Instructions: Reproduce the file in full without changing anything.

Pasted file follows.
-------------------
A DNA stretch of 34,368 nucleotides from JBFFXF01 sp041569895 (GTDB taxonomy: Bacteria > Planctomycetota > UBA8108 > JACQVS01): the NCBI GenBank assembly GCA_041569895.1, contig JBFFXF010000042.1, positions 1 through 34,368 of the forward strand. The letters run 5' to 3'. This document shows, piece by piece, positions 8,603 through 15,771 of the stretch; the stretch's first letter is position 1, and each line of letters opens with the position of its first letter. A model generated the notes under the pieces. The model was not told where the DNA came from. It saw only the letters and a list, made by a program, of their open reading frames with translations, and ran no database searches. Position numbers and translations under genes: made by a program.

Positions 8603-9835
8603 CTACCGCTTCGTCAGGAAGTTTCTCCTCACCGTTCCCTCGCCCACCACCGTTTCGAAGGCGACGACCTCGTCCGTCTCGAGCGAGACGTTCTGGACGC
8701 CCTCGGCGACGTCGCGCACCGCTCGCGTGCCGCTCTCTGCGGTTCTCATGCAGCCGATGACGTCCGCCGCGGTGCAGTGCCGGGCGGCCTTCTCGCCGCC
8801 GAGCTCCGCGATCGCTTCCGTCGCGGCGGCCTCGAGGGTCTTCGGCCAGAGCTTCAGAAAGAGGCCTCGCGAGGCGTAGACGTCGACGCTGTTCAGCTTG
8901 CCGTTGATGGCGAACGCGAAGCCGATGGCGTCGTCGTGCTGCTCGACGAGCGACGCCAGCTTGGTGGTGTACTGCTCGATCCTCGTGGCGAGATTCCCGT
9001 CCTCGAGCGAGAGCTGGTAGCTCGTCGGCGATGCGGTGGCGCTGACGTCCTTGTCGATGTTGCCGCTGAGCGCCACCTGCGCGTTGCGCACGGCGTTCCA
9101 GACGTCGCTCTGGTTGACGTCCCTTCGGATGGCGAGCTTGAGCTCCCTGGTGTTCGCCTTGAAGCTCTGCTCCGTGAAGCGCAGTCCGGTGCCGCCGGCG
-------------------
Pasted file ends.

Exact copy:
A DNA stretch of 34,368 nucleotides from JBFFXF01 sp041569895 (GTDB taxonomy: Bacteria > Planctomycetota > UBA8108 > JACQVS01): the NCBI GenBank assembly GCA_041569895.1, contig JBFFXF010000042.1, positions 1 through 34,368 of the forward strand. The letters run 5' to 3'. This document shows, piece by piece, positions 8,603 through 15,771 of the stretch; the stretch's first letter is position 1, and each line of letters opens with the position of its first letter. A model generated the notes under the pieces. The model was not told where the DNA came from. It saw only the letters and a list, made by a program, of their open reading frames with translations, and ran no database searches. Position numbers and translations under genes: made by a program.

Positions 8603-9835
8603 CTACCGCTTCGTCAGGAAGTTTCTCCTCACCGTTCCCTCGCCCACCACCGTTTCGAAGGCGACGACCTCGTCCGTCTCGAGCGAGACGTTCTGGACGC
8701 CCTCGGCGACGTCGCGCACCGCTCGCGTGCCGCTCTCTGCGGTTCTCATGCAGCCGATGACGTCCGCCGCGGTGCAGTGCCGGGCGGCCTTCTCGCCGCC
8801 GAGCTCCGCGATCGCTTCCGTCGCGGCGGCCTCGAGGGTCTTCGGCCAGAGCTTCAGAAAGAGGCCTCGCGAGGCGTAGACGTCGACGCTGTTCAGCTTG
8901 CCGTTGATGGCGAACGCGAAGCCGATGGCGTCGTCGTGCTGCTCGACGAGCGACGCCAGCTTGGTGGTGTACTGCTCGATCCTCGTGGCGAGATTCCCGT
9001 CCTCGAGCGAGAGCTGGTAGCTCGTCGGCGATGCGGTGGCGCTGACGTCCTTGTCGATGTTGCCGCTGAGCGCCACCTGCGCGTTGCGCACGGCGTTCCA
9101 GACGTCGCTCTGGTTGACGTCCCTTCGGATGGCGAGCTTGAGCTCCCTGGTGTTCGCCTTGAAGCTCTGCTCCGTGAAGCGCAGTCCGGTGCCGCCGGCG